How many gay, bisexual and transgender individuals does it take to create change? That’s hard to tell. How many of us are there?
Estimates of LGBT people range anywhere from 3 to 5 percent of the total population, but no one really knows. Although demographers and other social scientists have tried to approximate our size, the counts they produce are rough estimates at best. It is practically impossible to get a statistically representative and random sample from which anyone can extrapolate the total number of LGBT people in the country. Most researchers default to identifying their samples in metropolitan areas such as San Francisco and New York. That’s understandable as so since many of us flock to these places, but the reality is not all of us do.
It is crucial to know how many we are and where we live as we continue our struggle for equal rights. If we know how many we are, we can go to political candidates and elected officials and discuss with them our needs — as well as how many votes they stand to lose if they ignore us. We can approach government agencies and demand, as tax-paying citizens, the services and programs we require. We can turn to community-based organizations, nonprofits and foundations and let them know about our community’s issues. We can tell our neighbors and fellow Americans that there are millions of us and we can’t be ignored. We can find each other and better mobilize.
Numbers are powerful in our society and being able to tell how many millions strong we are is power. Consider how politicians have been vying for the votes of Latinos, for example, the fastest growing segment of Americans.
So, how do we begin counting? We can start by participating in the 2010 Census, which happens next month. The decennial count is mandated by the Constitution and attempts an accurate count of all Americans and households, which include lesbian, gay, bisexual and transgender people and families. Census statistics determine not only congressional seats but the distribution of billions of federal dollars for social services. Philanthropic and nonprofit organizations use the information gathered by the U.S. Census Bureau to plan their programs and services. Researchers and journalists cull the data to make conclusions about certain groups. Politicians monitor who they need to curry favor from within their jurisdictions.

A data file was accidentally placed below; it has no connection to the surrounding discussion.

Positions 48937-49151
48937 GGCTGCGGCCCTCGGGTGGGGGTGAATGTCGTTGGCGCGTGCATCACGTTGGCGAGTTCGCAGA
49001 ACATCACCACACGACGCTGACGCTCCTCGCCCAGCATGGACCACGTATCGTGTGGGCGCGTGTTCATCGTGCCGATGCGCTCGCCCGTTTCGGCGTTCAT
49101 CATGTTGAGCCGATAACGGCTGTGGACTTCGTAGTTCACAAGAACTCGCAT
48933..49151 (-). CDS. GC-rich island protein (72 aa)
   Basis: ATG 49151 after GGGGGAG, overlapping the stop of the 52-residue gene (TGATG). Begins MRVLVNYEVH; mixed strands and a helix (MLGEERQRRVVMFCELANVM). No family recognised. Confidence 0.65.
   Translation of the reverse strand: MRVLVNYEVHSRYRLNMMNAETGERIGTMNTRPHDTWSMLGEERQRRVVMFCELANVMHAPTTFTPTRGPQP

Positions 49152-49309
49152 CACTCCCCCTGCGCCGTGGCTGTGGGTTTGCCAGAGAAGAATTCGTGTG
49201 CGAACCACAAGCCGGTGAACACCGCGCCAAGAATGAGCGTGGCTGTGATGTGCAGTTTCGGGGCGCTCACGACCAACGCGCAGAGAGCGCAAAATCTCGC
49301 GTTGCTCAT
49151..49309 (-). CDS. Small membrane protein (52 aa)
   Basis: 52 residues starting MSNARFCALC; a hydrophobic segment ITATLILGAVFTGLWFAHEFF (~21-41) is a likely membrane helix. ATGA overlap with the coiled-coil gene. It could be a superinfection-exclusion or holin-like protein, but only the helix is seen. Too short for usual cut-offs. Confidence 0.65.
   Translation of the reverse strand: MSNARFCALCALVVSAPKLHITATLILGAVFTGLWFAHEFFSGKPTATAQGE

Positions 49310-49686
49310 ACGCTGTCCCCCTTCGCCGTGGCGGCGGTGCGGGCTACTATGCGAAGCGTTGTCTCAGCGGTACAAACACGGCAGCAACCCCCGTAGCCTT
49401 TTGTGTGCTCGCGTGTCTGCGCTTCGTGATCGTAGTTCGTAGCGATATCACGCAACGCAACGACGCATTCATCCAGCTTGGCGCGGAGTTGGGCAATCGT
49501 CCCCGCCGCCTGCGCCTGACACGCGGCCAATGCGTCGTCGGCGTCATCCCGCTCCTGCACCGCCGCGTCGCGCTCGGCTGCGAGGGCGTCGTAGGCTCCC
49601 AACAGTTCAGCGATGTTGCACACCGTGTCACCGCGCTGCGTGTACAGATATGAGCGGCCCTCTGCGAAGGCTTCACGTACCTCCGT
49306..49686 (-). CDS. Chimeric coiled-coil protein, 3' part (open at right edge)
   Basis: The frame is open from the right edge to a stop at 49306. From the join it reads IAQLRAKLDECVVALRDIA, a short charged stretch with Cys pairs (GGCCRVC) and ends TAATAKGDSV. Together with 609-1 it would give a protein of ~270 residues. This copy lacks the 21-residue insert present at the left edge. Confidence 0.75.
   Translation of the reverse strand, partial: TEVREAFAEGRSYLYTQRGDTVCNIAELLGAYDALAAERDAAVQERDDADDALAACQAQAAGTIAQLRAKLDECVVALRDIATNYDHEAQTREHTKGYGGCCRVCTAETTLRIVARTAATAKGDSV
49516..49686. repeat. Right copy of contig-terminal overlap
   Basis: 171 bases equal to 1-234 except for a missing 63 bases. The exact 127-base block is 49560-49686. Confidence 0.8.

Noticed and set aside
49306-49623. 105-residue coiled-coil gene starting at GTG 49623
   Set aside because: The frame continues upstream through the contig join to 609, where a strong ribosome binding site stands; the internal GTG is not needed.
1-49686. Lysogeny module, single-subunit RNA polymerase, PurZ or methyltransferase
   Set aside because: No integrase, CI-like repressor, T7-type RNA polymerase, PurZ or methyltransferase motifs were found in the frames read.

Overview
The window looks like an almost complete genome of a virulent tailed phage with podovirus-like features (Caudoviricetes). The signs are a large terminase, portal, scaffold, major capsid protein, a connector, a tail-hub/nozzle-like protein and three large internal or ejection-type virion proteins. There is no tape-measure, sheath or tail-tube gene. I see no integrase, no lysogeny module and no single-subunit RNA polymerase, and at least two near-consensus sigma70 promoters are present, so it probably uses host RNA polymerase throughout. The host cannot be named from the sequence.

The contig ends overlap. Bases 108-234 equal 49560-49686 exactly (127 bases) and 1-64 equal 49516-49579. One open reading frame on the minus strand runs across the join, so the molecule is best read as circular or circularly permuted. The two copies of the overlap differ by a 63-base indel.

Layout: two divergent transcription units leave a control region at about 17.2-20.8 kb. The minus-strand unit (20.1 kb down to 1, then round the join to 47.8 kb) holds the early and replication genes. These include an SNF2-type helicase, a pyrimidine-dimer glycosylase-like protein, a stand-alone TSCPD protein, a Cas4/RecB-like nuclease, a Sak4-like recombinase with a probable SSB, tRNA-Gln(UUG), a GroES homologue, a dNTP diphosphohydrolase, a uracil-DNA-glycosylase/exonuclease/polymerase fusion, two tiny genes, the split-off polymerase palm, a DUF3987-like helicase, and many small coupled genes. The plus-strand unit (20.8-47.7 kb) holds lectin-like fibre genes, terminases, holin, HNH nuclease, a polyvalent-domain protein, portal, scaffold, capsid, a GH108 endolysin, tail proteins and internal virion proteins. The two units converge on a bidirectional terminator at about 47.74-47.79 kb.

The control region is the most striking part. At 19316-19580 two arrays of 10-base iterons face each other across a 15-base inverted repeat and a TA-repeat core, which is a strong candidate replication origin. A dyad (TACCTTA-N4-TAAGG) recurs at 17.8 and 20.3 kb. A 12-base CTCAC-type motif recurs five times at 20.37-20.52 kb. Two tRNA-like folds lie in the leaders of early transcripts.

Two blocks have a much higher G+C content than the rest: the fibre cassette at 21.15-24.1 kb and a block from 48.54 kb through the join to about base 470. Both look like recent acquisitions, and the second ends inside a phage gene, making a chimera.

This year’s Census is groundbreaking. Our Families Count, a public education campaign spearheaded by LGBT leaders and community organizers, explains (http://ourfamiliescount.org/2010/02/u-s-census-2010-opens-doors-wide-for-lgbt-participation/) in its website:
What makes this year’s Census even more historic is the unprecedented and welcoming outreach by U.S. Census leaders and managers to include the entire lesbian, gay, bisexual and transgender (LGBT) and allied community in these efforts, as a way to achieve the nation’s most accurate count possible.
Dr. Robert Groves, Director of the U.S. Census Bureau, endorsed this initiative: “We are charged each 10 years to provide Congress with a Census they trust to be accurate and complete. We are grateful to our LGBT community partners in helping us achieve this significant responsibility, and to help educate, motivate and inspire everyone to take part and above all, to be visible and counted.”
The bureau has nearly two dozen “partnership specialists” across the country who work closely with LGBT community groups and leaders to make sure that we all participate and are duly counted.
It must be acknowledged, however, that this effort is incomplete and just the beginning in the long and difficult process of painting a true picture of our numbers and lives. We will not be asked about our sexual orientation or gender identity. Only same-sex couples will give demographers an indication of our sexual orientation. Those of us who are living with a same-sex spouse or partner can indicate our relationship status by checking either the “husband/wife” or “unmarried partner” box.
Getting the U.S. Census Bureau to count individuals will have to come next. And it will not be easy. As the folks behind Our Families Count admit:
It takes years to successfully advocate for the inclusion of questions on the census, and the advocacy must be funded by congressional legislation. We are just emerging from the hostile and indifferent years of the previous administration, when this advocacy was largely ignored.
Nonetheless, the 2010 Census will provide a reliable count of same-sex couples in America and document how we are dispersed throughout all states, cities and counties. Moreover, many organizers of Our Families Count are leading an independent coalition that seeks to include us and our families in most major federal data collection efforts, such as the longer, annual Census Bureau form called the American Community Survey.
So when you get the Census form in the mail, fill it out. If for some reason you don’t get one, contact the U.S. Census Bureau. Make sure we are counted. Let everyone know that we are queer, that we are here, and that our families count.
You can follow Erwin on Twitter at @ErwindeLeon.